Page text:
A slight formation of ice may be nice to look at, since the forces of nature made some sculptures with the help of freezing temperatures, water and ice. However, people don’t seem to know that much when it comes to the actual effects it’ll have on a house. How does it form up and what can we do to keep things away from a “frozen” situation?
A poor victim of ice dams is the gutter system. A good gutter system will also involve a good gutter cover but when the snow comes in – it’s another story. What causes an ice dam? Snow, heat, and the cold temperatures. Two main factors also play a big part. The outdoor temperature and indoor temperature – most probably the one from the attic. When the roof catches snow, the heat from the attic melts it – so presumably it’ll just flow down to the gutter and to the downspout. However, that isn’t always the case. So it flows down, then when it comes close to the gutter, the cold temperature almost freezes it immediately, building up a small dam. Unless it’s being dealt with right away, the “dam” will build up and eventually even cover up your gutter system. Definitely not a good sight to see, and not a small problem that you can deal with on another day.
Ice dams are one of the biggest spoilers of the gutter system. Some people would say that gutters cause the dams, but hey – they’re only the unwilling victims. Aside from damaging your gutters, unmelted snow will seep into the house and damage the interiors. It’ll also ruin the heat insulation of the house which will result to expensive repairs. On the other hand, that’ll be prevented – the home owner just needs to be well equipped with some tools and some adjustments to the roof and ceiling.
Having an indoor furnace isn’t enough, as too much heat on the attic will just let the melted snow flow down and get frozen at the part of the roof which isn’t heated. Proper insulation and ventilation sorts the problem out. Having exhaust vents will let warm air go through them and gets cool air in. The vents just need to be regularly checked for debris. Proper attic ventilation will smooth out the drastic changes in temperature and prevent the water to be frozen at the gutters. The vents located at the soffits or eaves are a big help already, so make sure it’s well-maintained.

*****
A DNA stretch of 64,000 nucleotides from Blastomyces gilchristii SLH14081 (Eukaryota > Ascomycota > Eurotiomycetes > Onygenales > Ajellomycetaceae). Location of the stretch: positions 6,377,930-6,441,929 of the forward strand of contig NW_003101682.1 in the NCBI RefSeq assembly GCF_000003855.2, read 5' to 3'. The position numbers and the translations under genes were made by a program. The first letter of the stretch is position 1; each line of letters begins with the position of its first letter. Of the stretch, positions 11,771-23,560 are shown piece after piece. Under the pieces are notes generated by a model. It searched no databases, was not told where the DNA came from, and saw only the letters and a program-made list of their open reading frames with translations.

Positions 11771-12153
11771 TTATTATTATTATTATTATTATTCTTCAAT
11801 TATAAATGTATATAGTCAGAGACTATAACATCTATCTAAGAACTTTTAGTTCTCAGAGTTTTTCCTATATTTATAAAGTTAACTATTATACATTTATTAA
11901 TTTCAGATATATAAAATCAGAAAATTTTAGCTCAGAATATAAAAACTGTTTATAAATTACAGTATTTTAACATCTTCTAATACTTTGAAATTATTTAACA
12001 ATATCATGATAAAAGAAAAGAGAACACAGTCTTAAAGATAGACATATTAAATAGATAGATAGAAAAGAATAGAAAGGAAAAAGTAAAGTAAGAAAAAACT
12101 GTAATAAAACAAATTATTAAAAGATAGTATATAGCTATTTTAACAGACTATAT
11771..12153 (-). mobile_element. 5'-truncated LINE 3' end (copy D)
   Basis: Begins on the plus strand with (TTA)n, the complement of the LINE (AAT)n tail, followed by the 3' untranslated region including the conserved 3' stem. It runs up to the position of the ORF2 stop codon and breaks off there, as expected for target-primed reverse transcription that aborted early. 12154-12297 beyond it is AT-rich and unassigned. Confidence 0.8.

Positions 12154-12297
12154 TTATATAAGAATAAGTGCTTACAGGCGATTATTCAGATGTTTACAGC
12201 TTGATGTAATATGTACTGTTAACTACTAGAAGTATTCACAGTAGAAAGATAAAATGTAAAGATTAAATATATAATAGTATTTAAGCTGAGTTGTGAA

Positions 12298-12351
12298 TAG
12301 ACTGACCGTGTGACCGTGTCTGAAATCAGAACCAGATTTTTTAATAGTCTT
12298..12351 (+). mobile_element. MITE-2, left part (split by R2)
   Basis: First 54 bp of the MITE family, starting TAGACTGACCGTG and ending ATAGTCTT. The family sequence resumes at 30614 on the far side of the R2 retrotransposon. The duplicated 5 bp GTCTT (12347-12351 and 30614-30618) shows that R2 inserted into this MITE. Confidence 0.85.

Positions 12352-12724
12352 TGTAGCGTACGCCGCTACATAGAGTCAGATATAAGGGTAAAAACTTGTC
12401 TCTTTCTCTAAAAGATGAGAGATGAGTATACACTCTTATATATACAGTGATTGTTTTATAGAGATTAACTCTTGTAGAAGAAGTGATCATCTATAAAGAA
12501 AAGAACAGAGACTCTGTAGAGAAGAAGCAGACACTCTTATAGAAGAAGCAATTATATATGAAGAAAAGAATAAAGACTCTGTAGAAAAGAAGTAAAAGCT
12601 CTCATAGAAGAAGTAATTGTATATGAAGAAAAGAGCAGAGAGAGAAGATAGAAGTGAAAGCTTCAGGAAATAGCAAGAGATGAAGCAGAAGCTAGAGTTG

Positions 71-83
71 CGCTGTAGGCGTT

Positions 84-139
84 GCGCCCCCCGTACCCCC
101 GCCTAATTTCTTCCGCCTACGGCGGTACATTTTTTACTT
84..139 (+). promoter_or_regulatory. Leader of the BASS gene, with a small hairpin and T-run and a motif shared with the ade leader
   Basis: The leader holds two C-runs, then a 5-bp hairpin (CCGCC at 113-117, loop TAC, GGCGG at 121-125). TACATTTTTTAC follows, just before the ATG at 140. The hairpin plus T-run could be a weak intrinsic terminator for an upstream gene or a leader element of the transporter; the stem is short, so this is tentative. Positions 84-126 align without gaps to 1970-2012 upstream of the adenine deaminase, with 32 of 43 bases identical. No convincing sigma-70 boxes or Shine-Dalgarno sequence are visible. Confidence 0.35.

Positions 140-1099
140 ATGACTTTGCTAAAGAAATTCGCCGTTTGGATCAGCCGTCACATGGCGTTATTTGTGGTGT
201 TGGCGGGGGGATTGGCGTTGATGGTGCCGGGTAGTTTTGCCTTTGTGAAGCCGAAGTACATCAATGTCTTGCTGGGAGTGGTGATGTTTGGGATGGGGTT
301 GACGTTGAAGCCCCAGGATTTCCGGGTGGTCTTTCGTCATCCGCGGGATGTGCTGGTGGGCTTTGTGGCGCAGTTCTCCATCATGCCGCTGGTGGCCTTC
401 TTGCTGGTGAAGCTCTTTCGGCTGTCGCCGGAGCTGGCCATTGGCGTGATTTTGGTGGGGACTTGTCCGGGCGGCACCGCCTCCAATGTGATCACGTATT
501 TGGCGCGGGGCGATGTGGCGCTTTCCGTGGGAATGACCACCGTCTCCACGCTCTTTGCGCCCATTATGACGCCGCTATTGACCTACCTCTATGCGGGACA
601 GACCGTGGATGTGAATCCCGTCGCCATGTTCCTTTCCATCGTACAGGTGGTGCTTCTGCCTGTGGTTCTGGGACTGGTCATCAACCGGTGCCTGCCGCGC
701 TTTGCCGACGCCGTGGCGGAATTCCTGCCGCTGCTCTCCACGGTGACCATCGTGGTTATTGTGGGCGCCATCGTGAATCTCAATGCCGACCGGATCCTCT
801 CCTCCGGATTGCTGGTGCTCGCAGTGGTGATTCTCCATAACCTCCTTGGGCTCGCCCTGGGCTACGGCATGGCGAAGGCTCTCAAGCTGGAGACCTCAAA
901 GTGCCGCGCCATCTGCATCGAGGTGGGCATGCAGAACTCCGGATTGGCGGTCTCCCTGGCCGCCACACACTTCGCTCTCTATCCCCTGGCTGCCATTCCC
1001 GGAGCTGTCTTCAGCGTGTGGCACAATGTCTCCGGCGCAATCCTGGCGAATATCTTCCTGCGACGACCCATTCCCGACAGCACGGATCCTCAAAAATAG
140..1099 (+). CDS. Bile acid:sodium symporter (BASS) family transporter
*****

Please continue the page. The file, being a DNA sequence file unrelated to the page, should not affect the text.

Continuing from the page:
Some also use a ridge vent, which is a continuous vent that runs up to the roof’s peak. Others use a turbine that’s heat-propelled and spins as air passes through. To have it prevented in the first place, make it a point to regularly rake the roof and get the snow off, and heat tapes can also be installed.
Posted in gutter, gutter cover, gutter hazards, heat tape, ice dam, safety
Tagged gutter, gutter cover, gutter hazard, gutter system, heat tape, ice dam, safety, turbine, vent
When the winter comes, our gutters suffer greatly from it. The weight of snow is a threat to the performance of gutter systems, especially when ice dams form. It can somehow be minimized by raking the snow off your roof, but you can’t simply do it everytime. This is when a heat tape comes into play. But how does it exactly work?
Usually, a heat tape is installed in water pipes to prevent them from freezing in extremely low temperatures, which happens in winter. It’s not literally a tape though, but instead an electrical wire enclosed in a tape-like cord. It is installed in roof or along the gutters, ran in loops. It can be 30 ft up to even 150 ft long, depending on the need (it even goes up to a thousand feet). Some varieties are engineered to automatically heat up when the temperature reaches a certain point, or be activated on a specific part of the day when the weather gets snowy or cold.
Having a heat tape is extremely useful for your gutter system. An ice dam will really give your gutter a hard time, for ice dams continue to accumulate. If nothing is done with it, the gutter will be damaged due to the weight of the ice, get cracked, and will even have icicles below, which is hazardous.
If you’ll decide to buy one, make sure to have the measurement of your roof’s overhanging edge. That will give you a hint on how long your heat tape must be. For example, if your roof’s overhang is 12 inches, you will need 2 feet for every 1 foot of the roof edge. Do the math. Add also the gutter and the downspout length to come up with an approximate length of what you’ll get. A standard heat tape is 120 and 150 volts, but there’s also some that reach 500-600 volts.
When installing it, make use of the clips included. There will be clips for the roof, gutter and downspouts. Follow the instructions carefully from the manufacturer, it’ll be included in the purchase. Check the wattage to, if it can handle the power load. There’s also a control box included in the kit, so have the tape installed there and place it near the gutter, preferably in a corner.
Heat Tapes is a essential part of your gutter system as it keeps your roof safe, and icicle-free. Better get one now!
Posted in downspout, gutter, gutter cover, gutter hazards, heat tape, ice dam
Tagged downspout, gutter, gutter cover, gutter hazard, gutter system, ice dam
When winter’s around the corner, one of the main problems we will have are ice dams on our gutters. Not only because it’s hard to remove, but the added weight will gradually hurt our gutters and damage our home. Find out what causes it and ways to prevent it from happening.